Roots That Spread So Deep


The LORD is my strength and my song, and he has become my salvation…  ~ Exodus 15:2 

Love can make you weep
Can make you run for cover
Roots that spread so deep
Bring life to frozen ground

Stronger as we get older? I’m not so sure. We surely don’t get stronger in the physical sense. But you hear a lot of things; sayings like “that which doesn’t kill you, only makes you stronger”. I’m not sure I believe it. I’m thinking it’s more that we just grow our roots a little deeper, a little further down into terra firma. We’re really only as strong as the earthly support around us. Or are we?

Something so strong
Could carry us away
Something so strong
Could carry us today

I find myself leaning a little more and more each day on inner strength. We all will have trials in this world and the Bible guarantees it. But I think you can learn to better deal with these trials by calling on a different type of strength; that which springs not from this world, but from our Heavenly Father. As  Bill Withers once sang: “Lean on me, when you’re not strong”.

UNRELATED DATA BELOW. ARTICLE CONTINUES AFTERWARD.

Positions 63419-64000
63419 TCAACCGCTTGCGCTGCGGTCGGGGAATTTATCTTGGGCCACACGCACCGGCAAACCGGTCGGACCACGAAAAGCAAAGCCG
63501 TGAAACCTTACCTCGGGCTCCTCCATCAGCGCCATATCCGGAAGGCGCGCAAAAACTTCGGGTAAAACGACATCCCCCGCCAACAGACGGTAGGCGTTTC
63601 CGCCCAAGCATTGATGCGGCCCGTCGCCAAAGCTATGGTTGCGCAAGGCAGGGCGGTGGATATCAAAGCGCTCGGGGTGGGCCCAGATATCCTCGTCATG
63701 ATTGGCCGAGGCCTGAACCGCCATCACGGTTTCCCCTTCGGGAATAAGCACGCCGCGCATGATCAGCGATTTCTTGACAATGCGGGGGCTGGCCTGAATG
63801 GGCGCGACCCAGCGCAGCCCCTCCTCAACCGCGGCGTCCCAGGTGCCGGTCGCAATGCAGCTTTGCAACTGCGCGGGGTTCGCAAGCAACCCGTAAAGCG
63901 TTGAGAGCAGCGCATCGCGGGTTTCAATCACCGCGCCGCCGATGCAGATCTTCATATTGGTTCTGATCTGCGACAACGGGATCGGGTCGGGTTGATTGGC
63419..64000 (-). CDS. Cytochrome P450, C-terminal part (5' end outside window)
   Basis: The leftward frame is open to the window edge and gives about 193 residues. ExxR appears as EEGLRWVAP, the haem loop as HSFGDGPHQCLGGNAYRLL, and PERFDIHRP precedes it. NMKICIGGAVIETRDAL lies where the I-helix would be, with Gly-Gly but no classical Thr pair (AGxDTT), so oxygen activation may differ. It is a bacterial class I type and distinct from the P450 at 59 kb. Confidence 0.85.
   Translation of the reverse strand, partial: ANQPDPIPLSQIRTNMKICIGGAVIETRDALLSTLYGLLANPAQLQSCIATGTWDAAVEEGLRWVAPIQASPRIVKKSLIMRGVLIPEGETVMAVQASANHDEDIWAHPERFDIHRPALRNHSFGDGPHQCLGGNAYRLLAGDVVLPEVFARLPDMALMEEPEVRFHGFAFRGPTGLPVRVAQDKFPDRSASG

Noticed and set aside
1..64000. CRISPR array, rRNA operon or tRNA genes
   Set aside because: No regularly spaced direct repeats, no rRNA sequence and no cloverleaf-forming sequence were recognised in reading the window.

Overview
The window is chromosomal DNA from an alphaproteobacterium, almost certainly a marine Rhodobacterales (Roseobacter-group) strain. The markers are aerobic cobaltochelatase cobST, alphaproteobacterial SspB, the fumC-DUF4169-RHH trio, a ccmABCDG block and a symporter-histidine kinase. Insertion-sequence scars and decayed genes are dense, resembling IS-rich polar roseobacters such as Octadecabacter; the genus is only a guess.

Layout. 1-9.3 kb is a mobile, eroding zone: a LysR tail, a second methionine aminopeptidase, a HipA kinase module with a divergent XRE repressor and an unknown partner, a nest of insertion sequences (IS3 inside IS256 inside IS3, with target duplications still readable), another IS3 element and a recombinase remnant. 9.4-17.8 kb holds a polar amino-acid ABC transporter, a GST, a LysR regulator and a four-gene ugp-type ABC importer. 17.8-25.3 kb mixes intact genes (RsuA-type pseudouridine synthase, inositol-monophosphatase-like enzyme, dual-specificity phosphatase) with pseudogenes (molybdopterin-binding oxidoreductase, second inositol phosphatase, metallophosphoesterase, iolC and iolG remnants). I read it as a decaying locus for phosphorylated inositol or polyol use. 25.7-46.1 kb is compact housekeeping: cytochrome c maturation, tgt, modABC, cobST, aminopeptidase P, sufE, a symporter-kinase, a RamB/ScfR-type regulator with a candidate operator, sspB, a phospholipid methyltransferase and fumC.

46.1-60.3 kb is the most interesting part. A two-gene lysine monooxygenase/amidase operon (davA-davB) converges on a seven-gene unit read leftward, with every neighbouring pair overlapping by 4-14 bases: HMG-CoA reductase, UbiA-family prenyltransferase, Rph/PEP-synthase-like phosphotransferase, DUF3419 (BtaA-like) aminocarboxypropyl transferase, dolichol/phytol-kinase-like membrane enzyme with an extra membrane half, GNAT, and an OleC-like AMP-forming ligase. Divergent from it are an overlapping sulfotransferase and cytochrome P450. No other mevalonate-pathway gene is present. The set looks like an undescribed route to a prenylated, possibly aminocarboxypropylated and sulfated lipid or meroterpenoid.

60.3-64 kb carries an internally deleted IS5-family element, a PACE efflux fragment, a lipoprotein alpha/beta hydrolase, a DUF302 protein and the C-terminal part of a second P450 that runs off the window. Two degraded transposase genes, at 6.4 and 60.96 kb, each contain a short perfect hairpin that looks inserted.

Turning in my sleep
Love can leave you cold
A taste of jealousy
Is like a lust for gold

Crowded House seemed, for many here in the U.S., to have burst upon the scene almost overnight with their smash hit, “Don’t Dream It’s Over” which reached #2 on the Billboard Hot 100 in 1987. The band’s front men, brothers Neil and Tim Finn, however, had already reached international success with their previous band from  New Zealand – Split Enz – and their 1980 hit single “I Got You”.


Something so strong
Could carry us away
Something so strong
Could carry us today

By 1984, Split Enz had begun to run it’s course, and Neil, along with drummer, Paul Hester, decided to form a new band during the Split Enz farewell tour, aptly named Enz With A Bang.  The new band, originally called The Mullanes (Neil’s middle name), got off to a great start, easily securing a new deal with Capitol Records on the strength of Split Enz’s success and huge fan base in Australia and New Zealand. Brother Tim was soon to follow along, as did former Split Enz bassist, Nick Seymour.